Federal officials are proposing a major change to the low-income housing tax credit (LIHTC) program’s occupancy threshold requirement.

They are looking at an “income averaging” option that allows properties to serve households whose average income is no greater than 60 percent of the area median income (AMI) and with no individual household above 80 percent, according to the Department of Housing and Urban Development’s (HUD) 2012 budget proposal unveiled Feb. 14.

The program’s current cap restricts LIHTC apartments to households earning no more than 60 percent of the AMI.

HUD officials say the change would allow greater income mixing at the project level and help align LIHTCs with HUD’s and the Department of Agriculture’s affordable housing programs, which define “low income at 80 percent of the AMI.”

The proposal would increase the ability to preserve HUD-assisted properties, according to officials, who noted that there are 69,224 households living in public housing and 23,271 households in multifamily housing with incomes above 60 percent of the AMI. The proposal allows these units to be counted in basis, increasing the equity flowing to these projects for preservation, according to the budget plan.

The proposal also calls for a basis boost, “which would give federally assisted housing a 30 percent increase in eligible basis for bond-financed projects, in the context of preserving, recapitalizing, and rehabilitating existing affordable housing.”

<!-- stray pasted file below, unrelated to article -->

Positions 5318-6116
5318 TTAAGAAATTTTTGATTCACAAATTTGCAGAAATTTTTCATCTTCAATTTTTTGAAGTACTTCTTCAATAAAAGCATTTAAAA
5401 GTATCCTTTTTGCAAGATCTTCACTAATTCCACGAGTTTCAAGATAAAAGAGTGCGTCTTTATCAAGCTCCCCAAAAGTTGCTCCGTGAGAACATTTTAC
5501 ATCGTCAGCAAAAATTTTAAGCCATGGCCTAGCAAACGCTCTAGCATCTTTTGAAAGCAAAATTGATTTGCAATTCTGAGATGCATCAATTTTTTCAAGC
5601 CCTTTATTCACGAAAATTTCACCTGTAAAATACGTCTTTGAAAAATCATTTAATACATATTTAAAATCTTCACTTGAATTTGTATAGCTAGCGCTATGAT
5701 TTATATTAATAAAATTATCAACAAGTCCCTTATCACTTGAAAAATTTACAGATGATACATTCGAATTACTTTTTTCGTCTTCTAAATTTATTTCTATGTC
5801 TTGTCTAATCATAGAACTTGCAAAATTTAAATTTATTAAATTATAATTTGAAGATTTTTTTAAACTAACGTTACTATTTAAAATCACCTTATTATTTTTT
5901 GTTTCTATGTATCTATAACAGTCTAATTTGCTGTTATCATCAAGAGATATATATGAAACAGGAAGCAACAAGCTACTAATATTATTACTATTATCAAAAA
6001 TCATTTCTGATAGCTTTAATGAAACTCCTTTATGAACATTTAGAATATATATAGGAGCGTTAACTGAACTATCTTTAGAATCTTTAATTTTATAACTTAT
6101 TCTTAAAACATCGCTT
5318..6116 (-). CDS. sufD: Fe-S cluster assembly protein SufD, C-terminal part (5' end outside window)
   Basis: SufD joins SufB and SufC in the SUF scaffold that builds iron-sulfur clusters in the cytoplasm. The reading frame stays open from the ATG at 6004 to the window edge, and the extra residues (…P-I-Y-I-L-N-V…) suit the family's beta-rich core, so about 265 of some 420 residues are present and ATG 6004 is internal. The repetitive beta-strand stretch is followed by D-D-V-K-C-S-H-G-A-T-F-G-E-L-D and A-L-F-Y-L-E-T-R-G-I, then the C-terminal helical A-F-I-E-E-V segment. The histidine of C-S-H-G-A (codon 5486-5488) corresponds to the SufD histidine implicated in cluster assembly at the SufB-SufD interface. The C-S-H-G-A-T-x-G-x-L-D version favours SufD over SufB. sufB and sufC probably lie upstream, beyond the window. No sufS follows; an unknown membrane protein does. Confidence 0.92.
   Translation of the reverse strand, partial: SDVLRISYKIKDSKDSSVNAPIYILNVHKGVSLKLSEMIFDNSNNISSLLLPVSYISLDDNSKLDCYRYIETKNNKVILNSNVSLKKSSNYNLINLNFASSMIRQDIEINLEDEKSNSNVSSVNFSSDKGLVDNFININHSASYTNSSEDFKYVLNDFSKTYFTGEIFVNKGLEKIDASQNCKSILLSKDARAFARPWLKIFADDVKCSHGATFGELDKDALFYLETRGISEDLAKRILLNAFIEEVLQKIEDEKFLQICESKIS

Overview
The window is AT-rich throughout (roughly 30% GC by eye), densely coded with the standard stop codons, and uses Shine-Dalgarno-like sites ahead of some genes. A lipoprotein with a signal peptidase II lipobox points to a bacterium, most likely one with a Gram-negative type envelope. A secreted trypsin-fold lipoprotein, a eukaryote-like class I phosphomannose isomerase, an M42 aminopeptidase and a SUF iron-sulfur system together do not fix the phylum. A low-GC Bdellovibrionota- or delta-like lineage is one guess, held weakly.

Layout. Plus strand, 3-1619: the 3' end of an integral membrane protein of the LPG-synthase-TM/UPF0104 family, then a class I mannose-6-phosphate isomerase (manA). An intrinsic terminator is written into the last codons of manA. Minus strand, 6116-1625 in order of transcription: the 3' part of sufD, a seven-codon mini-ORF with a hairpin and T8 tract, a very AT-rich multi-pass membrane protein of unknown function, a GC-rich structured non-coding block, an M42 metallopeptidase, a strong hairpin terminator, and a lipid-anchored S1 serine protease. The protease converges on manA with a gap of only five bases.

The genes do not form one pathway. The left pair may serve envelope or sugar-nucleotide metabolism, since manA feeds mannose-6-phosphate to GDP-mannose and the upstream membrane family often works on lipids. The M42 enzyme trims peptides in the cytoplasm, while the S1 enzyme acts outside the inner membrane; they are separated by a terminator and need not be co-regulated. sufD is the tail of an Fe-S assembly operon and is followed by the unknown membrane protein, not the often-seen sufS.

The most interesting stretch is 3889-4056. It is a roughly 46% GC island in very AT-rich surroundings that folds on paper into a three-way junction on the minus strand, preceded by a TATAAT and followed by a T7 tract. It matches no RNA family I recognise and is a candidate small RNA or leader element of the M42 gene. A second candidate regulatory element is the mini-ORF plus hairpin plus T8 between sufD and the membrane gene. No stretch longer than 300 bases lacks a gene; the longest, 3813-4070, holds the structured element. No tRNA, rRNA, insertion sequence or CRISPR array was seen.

The 2012 budget plan also calls for cuts to the Community Development Block Grant (CDBG) and HOME programs.

The lean budget reflects a number of tough choices, said HUD Secretary Shaun Donovan in a call with reporters. There are programs that would not be cut under different fiscal circumstances, he said.

“American families are tightening their belts, and we need to do the same,” he said.

HUD has also proposed reforms to the Sec. 202 and Sec. 811 programs.
The department’s net budget authority of $43 billion is 1 percent below the fiscal 2010 enacted level of $43.5 billion.

The budget cuts CDBG funding by 7.5 percent, or $300 million, and HOME Investment Partnerships by 9.5 percent, or $175 million, compared with current levels.